So our big question is: has Héloïse Letissier called Elton John back yet? 
Last month, Sir Elton called the singer, who is best known for leading Christine and the Queens, and he got her voicemail. Surprisingly, she didn’t return his call, and in fact still hasn’t. What? 
“I’m really shy and phoning someone sometimes makes me panic,” says Letissier, speaking from Paris a couple of weeks before returning to the U.S. for another touring bout. “The phone is weird, you can’t see people’s faces and you’re just talking to them. It makes me anxious.” But it’s all good with Sir Elton: “I met him recently and apologized and explained about that, and he hugged me. I was blushing so hard, it was crazy. But he gave me a big hug, so I think he understood.”
Her fetching performances find the 27-year-old drawing from Michael Jackson’s signature moves and pairing them with voluptuous voguing, a la ‘80s Madonna. But it's Letissier's electro-indie debut album — “Chaleur Humaine,” which translates as "human warmth" — that’s causing a stir on the pop scene. The record was only released outside of France last year after Letissier re-recorded it with English language tracks, allowing new fans into her fun imaginative musical world. 
She found her name and her game in London around 2010 after visiting the famous Soho nightclub, Madame Jojo’s, which is known for its fabulous trans cabaret and sadly closed in 2014 in a gentrification hustle. It was the bravura of the performers at the tiny club that inspired Letissier: Hence, the "Queens" were born. But she already had Christine on her side a long time before that.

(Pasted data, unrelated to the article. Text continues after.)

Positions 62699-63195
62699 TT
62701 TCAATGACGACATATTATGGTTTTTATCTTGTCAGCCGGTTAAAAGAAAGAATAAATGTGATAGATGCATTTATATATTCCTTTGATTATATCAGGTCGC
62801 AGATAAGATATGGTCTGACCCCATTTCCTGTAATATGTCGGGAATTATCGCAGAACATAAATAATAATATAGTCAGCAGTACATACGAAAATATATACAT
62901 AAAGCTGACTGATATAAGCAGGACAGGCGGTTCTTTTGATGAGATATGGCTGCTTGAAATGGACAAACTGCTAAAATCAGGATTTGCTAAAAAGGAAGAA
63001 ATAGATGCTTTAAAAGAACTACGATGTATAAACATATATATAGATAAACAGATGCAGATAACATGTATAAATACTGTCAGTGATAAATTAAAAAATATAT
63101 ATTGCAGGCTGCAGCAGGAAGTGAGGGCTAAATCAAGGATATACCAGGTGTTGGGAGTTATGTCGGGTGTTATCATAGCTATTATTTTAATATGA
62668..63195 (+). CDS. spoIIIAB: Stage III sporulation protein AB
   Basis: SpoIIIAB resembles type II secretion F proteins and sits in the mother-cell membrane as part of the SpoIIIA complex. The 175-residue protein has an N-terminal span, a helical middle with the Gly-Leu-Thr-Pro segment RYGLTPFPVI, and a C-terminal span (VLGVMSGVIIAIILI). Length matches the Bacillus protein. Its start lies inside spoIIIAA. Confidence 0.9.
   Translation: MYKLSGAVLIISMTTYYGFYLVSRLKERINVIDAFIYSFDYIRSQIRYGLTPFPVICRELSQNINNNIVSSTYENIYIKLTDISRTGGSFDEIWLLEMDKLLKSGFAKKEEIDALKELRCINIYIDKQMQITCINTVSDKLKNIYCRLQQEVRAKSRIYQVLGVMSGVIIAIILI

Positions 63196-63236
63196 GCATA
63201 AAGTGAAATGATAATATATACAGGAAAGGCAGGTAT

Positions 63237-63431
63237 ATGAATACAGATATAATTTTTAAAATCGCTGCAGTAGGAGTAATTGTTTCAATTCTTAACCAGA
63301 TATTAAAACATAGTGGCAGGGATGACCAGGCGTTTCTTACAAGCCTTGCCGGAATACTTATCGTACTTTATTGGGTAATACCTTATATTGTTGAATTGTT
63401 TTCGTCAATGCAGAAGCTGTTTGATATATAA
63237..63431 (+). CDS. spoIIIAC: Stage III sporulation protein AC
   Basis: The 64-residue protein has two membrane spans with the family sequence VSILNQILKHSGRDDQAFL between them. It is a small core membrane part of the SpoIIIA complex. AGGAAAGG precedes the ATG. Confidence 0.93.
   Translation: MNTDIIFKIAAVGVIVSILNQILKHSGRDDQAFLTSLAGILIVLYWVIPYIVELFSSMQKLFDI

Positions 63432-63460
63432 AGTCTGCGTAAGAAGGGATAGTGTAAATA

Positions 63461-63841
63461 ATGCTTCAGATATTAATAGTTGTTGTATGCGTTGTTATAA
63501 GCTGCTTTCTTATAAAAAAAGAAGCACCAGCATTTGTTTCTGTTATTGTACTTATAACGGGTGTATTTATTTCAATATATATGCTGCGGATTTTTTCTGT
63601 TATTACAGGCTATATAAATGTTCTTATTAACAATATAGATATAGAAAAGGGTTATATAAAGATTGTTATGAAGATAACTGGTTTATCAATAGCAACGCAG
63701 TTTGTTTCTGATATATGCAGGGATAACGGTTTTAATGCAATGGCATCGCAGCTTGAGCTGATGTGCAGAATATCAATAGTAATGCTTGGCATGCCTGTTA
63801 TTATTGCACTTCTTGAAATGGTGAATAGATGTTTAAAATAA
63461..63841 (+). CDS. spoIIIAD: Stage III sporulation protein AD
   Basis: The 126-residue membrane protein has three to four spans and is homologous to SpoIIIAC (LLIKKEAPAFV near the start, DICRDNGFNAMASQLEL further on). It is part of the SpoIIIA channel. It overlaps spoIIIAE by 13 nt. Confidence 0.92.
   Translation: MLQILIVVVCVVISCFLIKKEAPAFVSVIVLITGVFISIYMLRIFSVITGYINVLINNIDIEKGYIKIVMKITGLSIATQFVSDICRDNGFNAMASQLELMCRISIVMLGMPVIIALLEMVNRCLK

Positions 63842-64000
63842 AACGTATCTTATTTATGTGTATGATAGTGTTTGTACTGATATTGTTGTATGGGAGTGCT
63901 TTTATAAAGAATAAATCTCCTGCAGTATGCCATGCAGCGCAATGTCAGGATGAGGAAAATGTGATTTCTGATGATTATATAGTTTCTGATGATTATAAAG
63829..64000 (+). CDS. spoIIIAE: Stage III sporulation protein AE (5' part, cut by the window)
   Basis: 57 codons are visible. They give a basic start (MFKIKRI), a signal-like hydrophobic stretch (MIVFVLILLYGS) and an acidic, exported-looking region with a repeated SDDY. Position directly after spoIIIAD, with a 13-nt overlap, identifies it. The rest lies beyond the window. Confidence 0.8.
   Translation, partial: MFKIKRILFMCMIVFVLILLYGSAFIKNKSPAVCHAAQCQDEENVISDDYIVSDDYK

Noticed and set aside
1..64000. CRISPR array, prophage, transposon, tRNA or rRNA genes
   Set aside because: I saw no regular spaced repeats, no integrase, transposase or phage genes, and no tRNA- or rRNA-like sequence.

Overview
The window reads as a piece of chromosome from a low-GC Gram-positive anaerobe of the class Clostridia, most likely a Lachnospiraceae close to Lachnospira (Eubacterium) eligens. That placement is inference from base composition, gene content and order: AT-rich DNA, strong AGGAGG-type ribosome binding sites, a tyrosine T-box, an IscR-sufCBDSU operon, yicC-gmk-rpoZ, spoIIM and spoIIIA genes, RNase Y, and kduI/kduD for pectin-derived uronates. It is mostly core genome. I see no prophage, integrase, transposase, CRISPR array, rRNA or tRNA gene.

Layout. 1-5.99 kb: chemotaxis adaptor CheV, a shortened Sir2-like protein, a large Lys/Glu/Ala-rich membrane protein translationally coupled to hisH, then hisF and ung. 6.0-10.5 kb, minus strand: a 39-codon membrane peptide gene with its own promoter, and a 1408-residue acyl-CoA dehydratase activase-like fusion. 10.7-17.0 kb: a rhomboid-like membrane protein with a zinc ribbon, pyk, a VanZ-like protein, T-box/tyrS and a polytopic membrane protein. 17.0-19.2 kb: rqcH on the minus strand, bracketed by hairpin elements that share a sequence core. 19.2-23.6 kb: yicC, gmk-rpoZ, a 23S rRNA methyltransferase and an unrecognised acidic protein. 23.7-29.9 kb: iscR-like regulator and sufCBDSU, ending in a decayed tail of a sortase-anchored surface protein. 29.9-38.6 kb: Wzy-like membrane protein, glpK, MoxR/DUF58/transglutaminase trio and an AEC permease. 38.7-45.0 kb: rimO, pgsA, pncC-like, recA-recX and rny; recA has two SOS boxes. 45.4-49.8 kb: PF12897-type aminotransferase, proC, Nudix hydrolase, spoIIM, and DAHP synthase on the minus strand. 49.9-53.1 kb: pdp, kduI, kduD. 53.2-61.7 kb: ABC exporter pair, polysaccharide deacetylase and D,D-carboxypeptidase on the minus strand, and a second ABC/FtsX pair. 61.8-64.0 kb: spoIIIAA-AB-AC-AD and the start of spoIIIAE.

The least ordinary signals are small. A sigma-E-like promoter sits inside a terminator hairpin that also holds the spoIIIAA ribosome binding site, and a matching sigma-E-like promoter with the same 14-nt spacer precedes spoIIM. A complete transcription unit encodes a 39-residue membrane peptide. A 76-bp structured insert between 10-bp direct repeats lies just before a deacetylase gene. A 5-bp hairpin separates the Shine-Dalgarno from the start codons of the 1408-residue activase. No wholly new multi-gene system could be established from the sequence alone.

“I was using the name before in various incarnations since I was a kid,” says the Nantes native. “My friends and family got used to me talking about Christine. People would joke, how’s Christine today. It’s a stage character not belonging to me. Being free of myself, not belonging to anyone was important.” 
Letissier just scored huge kudos with a knockout performance at Coachella, after which Frank Ocean sought her out backstage. Katy Perry, Sufjan Stevens and the mother of modern dance pop, Madonna, have all given her props recently.
“I don’t think about too much,” says Letissier of all this big-name attention. “This is all happening with my first album, I’m still a baby. The task is not done, it’s just the beginning of something.”